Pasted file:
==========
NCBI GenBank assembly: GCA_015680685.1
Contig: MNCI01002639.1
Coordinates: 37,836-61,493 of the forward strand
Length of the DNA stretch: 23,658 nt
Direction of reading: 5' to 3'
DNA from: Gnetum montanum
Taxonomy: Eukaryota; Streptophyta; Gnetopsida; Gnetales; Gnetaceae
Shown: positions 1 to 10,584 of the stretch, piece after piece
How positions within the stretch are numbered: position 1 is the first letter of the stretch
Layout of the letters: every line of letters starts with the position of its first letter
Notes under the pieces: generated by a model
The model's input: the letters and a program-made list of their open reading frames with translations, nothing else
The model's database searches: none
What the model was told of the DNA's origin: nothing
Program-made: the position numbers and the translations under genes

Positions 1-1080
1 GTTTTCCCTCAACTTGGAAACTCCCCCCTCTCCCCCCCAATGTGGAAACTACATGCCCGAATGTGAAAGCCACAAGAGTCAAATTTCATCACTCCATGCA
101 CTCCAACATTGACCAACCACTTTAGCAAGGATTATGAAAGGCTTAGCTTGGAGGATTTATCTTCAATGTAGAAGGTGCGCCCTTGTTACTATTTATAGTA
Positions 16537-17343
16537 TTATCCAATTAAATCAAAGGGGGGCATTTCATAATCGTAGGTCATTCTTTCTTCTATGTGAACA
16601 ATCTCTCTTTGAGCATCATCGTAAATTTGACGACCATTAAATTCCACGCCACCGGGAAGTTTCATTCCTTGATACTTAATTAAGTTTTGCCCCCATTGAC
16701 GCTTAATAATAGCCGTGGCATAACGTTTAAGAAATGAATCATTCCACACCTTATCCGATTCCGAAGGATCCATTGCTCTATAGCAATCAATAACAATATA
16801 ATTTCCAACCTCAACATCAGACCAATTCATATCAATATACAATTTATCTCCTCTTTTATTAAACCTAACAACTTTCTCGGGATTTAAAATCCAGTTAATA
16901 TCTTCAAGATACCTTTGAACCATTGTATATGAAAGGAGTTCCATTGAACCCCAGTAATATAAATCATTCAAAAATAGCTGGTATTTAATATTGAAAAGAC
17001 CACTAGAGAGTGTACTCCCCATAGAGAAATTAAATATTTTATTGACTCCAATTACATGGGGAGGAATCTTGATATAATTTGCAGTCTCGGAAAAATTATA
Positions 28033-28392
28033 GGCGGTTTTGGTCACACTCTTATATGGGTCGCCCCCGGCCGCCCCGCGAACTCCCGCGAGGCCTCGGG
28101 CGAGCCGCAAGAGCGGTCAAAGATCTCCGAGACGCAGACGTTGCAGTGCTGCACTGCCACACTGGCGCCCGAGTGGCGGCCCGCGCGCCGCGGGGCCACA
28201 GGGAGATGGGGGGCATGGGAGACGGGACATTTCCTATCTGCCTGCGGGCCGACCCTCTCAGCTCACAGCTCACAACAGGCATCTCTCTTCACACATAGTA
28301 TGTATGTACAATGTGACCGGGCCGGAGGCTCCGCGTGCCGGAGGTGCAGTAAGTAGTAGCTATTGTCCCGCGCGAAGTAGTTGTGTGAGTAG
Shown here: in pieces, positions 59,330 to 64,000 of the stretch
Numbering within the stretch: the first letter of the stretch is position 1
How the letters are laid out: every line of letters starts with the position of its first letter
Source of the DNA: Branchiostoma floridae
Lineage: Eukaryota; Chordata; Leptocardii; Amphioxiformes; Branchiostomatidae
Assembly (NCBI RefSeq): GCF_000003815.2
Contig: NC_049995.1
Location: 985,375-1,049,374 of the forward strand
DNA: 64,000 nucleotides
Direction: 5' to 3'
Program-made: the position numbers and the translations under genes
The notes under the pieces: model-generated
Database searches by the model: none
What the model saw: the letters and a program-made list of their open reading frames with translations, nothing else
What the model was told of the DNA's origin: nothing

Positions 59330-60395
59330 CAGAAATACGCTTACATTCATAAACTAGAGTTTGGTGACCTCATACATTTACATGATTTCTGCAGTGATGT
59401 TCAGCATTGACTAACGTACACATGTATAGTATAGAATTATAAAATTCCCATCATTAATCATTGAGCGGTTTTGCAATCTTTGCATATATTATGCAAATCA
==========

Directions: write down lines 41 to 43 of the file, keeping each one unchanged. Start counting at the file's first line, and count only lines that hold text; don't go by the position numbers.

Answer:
Program-made: the position numbers and the translations under genes
The notes under the pieces: model-generated
Database searches by the model: none